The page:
Modest decrease in severity of obesity in adolescence associates with low arterial stiffness
SourceAtherosclerosis, 335, (2021), pp. 23-30
Article / Letter to editor
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SubjectRadboudumc 16: Vascular damage RIMLS: Radboud Institute for Molecular Life Sciences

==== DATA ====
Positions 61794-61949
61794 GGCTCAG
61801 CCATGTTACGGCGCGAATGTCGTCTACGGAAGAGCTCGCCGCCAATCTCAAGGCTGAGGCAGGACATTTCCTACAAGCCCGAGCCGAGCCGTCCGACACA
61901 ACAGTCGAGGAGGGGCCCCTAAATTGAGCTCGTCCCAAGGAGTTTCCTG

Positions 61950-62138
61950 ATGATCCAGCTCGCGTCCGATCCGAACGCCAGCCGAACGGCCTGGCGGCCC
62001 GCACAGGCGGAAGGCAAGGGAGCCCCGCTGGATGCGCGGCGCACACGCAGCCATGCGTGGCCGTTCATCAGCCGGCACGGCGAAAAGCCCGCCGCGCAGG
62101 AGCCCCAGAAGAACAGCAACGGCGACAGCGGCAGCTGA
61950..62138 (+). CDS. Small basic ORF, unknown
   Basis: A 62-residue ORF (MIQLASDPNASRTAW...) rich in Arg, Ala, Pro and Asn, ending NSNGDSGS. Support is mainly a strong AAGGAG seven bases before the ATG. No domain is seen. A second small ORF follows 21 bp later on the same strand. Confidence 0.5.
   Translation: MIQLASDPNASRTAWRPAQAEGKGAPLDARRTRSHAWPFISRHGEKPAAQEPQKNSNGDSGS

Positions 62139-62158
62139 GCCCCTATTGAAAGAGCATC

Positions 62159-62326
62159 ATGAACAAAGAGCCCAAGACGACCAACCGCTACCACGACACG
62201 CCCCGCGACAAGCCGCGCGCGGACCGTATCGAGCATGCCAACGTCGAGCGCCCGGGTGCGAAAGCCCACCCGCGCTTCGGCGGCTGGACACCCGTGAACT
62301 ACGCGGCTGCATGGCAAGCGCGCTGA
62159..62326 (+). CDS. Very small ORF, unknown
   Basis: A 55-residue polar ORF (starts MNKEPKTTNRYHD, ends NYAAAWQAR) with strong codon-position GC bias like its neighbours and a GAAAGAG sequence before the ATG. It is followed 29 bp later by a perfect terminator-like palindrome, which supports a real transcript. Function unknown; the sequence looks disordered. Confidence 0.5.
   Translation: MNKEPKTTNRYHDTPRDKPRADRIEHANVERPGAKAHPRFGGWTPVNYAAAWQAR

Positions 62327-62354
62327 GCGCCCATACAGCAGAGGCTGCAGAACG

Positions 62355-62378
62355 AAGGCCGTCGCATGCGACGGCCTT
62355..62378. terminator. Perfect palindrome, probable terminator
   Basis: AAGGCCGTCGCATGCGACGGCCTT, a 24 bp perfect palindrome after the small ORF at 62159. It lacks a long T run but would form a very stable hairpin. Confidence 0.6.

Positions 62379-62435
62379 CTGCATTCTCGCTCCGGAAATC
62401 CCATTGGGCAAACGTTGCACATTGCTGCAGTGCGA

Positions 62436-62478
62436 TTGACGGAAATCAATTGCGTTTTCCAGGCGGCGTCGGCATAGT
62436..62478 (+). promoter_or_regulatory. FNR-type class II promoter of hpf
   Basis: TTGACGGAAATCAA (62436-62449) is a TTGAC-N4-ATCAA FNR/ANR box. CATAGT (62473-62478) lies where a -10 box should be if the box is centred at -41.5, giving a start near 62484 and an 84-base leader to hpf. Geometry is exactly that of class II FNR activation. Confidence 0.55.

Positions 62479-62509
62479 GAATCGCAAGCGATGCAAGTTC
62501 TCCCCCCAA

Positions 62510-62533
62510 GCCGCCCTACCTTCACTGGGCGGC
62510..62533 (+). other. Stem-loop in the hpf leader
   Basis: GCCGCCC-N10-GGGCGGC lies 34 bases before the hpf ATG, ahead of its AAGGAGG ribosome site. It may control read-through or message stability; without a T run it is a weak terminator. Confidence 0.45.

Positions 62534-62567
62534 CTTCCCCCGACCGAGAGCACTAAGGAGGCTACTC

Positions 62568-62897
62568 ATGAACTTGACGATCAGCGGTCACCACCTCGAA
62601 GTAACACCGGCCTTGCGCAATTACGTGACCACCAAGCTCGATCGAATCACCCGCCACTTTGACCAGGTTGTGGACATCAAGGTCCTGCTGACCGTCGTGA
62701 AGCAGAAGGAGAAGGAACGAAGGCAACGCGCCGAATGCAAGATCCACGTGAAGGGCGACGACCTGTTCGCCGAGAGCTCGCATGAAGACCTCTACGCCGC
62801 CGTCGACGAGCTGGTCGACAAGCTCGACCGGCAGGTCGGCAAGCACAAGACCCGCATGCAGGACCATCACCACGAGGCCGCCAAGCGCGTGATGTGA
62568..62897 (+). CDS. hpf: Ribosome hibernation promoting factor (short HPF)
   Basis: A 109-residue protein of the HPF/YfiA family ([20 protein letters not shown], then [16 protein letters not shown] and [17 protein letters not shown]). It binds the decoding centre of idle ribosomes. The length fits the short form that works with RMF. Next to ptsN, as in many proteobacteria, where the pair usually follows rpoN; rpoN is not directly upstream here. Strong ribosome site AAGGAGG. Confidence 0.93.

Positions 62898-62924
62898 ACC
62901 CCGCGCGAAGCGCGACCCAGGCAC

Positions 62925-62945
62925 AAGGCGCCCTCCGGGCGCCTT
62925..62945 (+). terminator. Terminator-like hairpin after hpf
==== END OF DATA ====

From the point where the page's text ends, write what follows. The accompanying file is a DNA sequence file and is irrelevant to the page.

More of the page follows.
BACKGROUND AND AIMS: Childhood obesity is associated with cardiovascular risk factors (CVRF), subclinical cardiovascular phenotypes (carotid intima-media thickness, cIMT; pulse-wave velocity, PWV; and carotid elasticity), and adult cardiovascular disease (CVD) mortality. In youth with obesity (body mass index, BMI ≥95th centile), we investigated associations between changes in adiposity and CVRF in early adolescence and subclinical cardiovascular phenotypes in late adolescence. METHODS: Participants had adiposity measures (the severity of obesity in percentage >95th BMI-centile (%>95th BMI-centile)), waist circumference (WC), percentage total body fat (%BF) and CVRF (systolic blood pressure, SBP; glycoprotein acetyls, GlycA; and low-density lipoprotein cholesterol) assessed in early (mean age 10.2 ± 3.5y) and late (15.7 ± 3.7y) adolescence. Subclinical cardiovascular phenotypes were assessed in late adolescence. Multivariable regression analysis was performed. RESULTS: Decreasing the %>95th BMI-centile was associated with carotid elasticity (0.945%/10 mmHg, p = 0.002) in females, and with PWV in males (-0.75 m/s, p < 0.001). Changes in all adiposity measures (per 1-unit increase) were associated with carotid elasticity (-0.020 to -0.063%/10 mmHg, p < 0.005), and PWV (0.011-0.045 m/s, p < 0.005). Changes in GlycA (per 50μmol-increase) were associated with elasticity (-0.162%/10 mmHg, p = 0.042), and changes in SBP (per 10 mmHg-increase) were associated with PWV (0.260 m/s, p < 0.001). Adjusted for change in BMI, the coefficient for GlycA was reduced by 46% and for SBP by 12%. Only male sex was associated with cIMT (+34 μm, p = 0.006). CONCLUSIONS: In youth with obesity, decreasing or maintaining the severity of obesity, and decreasing the levels of SBP and GlycA from early to late adolescence was associated with low arterial stiffness.
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